Congratulations to the team at Ocean Grove for a great launch and a welcoming and friendly atmosphere that I’m sure will see this one being a favourite for locals and visitors.

parkrun tourism @ Bright

It took almost no convincing to get me to try out Bright parkrun. I’ve adored Bright and the surrounding countryside for a long time and need no excuse to spend time there. It’s an all season kind of town with something to do year round but Autumn in Bright is my favourite with the leaves doing their dramatic colour thing and leaping from the trees in colossal numbers.

Bright parkrun is located just outside of Bright at Mystic Plantation (Mystic Landing) along the bike trail to Wandiligong. It was very easy to find, helped along by the flags by the side of the road (which also happen to denote the finish line). This morning, there were quite a few parkrun visitors as well as enthusiastic locals who hadn’t been scared off by full on weather predictions (or the thunderstorm during the night).

We gathered, were briefed (with the myriad of tourists welcomed heartily) and given an outline of the course – an easy to follow out and back along the rail trail. And then, we were off.

The course is a sealed path all the way and mostly flat (Strava told me it was slightly uphill going out and slightly downhill coming back but I barely noticed when running it). It is definitely a scenic one with Mystic Mountain rising up from the start, a creek flowing nearby along the run and greenery everywhere you look. In typical Bright fashion, you also are treated to some autumnal leaves on the path but these just added to the atmosphere. If it seems I’m paying a bit more attention to reviewing things underfoot than usual then it’s true – this was my first parkrun since spraining my ankle and I was very careful to watch out for anything that might jump out and trip me up like the hole that got me 7 weeks ago. (I’m happy to say there was nothing menacing on the path and I returned in one piece.)

For those not easing back into it like I was this morning, this would be a PB kind of course – mostly flat and with a beautiful clear and straight sprint for the finish in the last kilometre. We were welcomed back and scanned in by the friendly and efficient volunteer team.

We followed up our efforts by heading back into Bright for some breakfast (be warned – it’ll probably be hard to choose with sooooo many delicious looking options) and then, reluctantly, hit the road to come home. Don’t worry Bright, we’ll be back. And, if you’re smart, you’ll add it to the list too. 😄❄️

Disclaimer: This is absolutely not the finish line for parkrun. We were being cheeky and muscling in on the finish for the Buffalo Stampede which also was being run in and around Bright this weekend and which was within sight of our breakfast table 😂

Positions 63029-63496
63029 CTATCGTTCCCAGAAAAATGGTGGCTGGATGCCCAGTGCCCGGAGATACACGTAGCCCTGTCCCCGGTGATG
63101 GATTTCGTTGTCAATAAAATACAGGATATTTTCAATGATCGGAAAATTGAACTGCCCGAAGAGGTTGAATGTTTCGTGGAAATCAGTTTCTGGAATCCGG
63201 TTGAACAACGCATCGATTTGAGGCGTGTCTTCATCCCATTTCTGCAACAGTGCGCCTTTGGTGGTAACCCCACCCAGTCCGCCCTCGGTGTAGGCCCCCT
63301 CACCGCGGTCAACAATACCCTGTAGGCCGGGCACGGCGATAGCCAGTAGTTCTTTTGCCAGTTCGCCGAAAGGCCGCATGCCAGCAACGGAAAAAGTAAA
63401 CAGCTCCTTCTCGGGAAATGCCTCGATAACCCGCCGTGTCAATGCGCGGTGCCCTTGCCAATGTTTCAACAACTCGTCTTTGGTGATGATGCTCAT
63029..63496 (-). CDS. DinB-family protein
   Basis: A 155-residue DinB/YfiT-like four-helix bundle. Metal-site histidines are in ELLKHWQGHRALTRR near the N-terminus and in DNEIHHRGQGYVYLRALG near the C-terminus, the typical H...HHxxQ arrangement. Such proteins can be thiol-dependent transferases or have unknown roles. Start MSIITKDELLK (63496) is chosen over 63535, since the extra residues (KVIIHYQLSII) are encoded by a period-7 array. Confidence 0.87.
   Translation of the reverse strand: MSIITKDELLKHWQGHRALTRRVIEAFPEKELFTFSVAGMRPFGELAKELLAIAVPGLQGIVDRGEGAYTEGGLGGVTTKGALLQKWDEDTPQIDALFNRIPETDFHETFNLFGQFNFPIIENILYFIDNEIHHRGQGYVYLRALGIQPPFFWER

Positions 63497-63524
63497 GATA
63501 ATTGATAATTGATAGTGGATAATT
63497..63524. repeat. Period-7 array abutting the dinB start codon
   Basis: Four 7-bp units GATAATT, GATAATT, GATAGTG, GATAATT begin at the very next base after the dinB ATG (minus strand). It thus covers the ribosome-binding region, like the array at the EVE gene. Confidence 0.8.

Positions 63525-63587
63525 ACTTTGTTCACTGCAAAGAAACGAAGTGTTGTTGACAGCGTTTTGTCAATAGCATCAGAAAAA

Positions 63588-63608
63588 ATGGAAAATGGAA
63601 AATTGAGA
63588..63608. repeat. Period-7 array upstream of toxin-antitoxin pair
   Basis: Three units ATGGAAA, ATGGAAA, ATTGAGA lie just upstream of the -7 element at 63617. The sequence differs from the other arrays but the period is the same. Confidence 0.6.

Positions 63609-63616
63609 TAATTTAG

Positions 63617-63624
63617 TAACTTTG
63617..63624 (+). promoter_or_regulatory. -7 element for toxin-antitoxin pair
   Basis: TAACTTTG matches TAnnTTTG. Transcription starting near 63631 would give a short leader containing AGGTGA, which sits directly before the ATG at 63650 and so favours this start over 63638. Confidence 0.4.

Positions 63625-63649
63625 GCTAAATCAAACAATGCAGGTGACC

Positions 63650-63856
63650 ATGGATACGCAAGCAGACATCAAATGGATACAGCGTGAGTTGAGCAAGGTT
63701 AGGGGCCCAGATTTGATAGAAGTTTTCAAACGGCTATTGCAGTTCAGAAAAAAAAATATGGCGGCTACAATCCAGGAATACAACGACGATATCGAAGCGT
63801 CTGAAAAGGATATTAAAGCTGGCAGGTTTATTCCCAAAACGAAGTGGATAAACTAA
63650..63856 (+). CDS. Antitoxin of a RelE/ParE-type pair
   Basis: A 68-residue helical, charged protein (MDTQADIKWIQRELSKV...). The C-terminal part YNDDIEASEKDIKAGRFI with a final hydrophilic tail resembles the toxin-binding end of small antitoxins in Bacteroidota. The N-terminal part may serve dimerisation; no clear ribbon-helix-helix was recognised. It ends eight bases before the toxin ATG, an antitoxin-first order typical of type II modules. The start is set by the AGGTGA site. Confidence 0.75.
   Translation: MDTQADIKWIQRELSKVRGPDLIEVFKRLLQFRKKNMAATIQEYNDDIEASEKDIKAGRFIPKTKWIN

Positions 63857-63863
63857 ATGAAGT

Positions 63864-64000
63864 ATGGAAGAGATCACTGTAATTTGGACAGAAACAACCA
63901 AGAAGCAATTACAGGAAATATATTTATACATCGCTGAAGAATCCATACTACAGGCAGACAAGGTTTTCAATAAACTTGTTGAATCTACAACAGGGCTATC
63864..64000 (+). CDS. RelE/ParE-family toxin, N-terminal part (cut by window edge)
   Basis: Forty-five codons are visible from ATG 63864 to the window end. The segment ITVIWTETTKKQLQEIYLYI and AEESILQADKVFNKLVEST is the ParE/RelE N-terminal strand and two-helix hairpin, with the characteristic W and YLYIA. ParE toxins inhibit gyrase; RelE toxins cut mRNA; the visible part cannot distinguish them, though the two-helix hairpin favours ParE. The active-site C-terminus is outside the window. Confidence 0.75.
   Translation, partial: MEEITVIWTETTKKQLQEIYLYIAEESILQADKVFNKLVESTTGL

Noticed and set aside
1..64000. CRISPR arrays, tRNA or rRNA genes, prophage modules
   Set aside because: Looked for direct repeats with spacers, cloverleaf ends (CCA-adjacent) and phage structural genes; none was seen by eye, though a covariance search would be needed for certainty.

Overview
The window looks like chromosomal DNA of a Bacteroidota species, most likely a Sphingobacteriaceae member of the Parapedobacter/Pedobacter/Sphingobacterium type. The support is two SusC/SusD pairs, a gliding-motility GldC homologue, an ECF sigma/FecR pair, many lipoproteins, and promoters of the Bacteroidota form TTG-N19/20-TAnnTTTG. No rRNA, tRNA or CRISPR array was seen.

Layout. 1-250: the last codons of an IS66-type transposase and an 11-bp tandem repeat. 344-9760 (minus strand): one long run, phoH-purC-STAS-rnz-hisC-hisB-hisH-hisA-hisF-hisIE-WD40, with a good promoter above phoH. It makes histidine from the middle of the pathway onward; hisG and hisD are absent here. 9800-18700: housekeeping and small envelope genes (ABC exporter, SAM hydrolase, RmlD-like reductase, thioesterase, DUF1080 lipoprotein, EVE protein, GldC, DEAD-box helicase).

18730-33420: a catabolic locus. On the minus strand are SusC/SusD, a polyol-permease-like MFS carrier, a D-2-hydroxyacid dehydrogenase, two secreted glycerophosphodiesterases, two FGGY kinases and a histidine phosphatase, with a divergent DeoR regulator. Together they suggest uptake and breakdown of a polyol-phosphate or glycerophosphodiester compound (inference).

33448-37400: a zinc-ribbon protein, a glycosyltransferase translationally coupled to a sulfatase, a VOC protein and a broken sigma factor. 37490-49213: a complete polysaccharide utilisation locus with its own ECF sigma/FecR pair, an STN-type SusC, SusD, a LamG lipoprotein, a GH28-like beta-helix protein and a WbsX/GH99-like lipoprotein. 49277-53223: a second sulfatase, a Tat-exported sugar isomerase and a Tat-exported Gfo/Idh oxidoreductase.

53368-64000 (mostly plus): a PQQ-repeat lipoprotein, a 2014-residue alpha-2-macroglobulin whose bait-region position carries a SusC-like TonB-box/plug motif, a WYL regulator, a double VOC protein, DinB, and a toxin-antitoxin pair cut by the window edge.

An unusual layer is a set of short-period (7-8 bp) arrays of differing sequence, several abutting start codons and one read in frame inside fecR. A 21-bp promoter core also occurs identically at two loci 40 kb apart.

parkrun tourism @ nhill

With parkruns springing up all over Victoria, visiting some of those further away from home can be a challenge. So we were keen to make the most of the Easter long weekend and the opportunity to cut through some kilometres on Good Friday. Nhill was our chosen spot – a few hours down the highway and, even more fortunately, kind of on the way to visit relatives for the remainder of the weekend.

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After camping overnight, we were up early and arrived by 7.30am at Nhill parkrun, easily finding where we needed to be thanks to the parkrun flags that were already set up. As the clock ticked closer to 8am, there were predictions that visitors might outnumber locals but I think it just fell in favour of the locals by the time briefing started. The welcome for both sets was equally as warm. Despite being new, this is clearly an event with a big sense of community and a lot of heart, where all are welcomed, regardless of where you’re from, whether you’ve attended before or what your speed is.

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Very brief briefing done, we gathered at the start line and were off. The track is easy to follow and has cones to indicate the couple of turns that you need to take. Initially, the track is gravel and rock but then becomes grass before a long stretch of soft dirt around the lake. It was equal parts beautiful and challenging – although it was flat, I found the soft dirt stretched me a bit, possibly due to my still healing sprained ankle.

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The turnaround point was clearly marked then it was back the same way to the start….so you could turn around and do it all again. I like this when visiting tourist courses as it gives me a lap to look at the course and another lap to take some pictures. And I certainly took some pictures here. The sun was rising on the other side of the lake, bathing it in bright light which cut through the gentle layer of fog sitting on the water – an absolutely stunning way to spend the morning. Being a double out and back, there were also ample opportunities for smiles, cheers and high-fives from fellow parkrunners and this friendly bunch didn’t disappoint.

I managed to complete a relatively quick parkwalk, finishing 15th overall, 7th female and 1st in my age group. Unlikely that I’ll ever find another parkrun small enough to top those statistics so I shall just enjoy them 🙂

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Once we were done, the pressing issue of breakfast was our next priority and we took a browse in town, finding the Olivia Rose cafe and having a delicious meal to set us up for the rest of our day’s travels. There are some gems of attractions in the area so, if you’re visiting, don’t rush off.

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Pink lake, just up the road from Nhill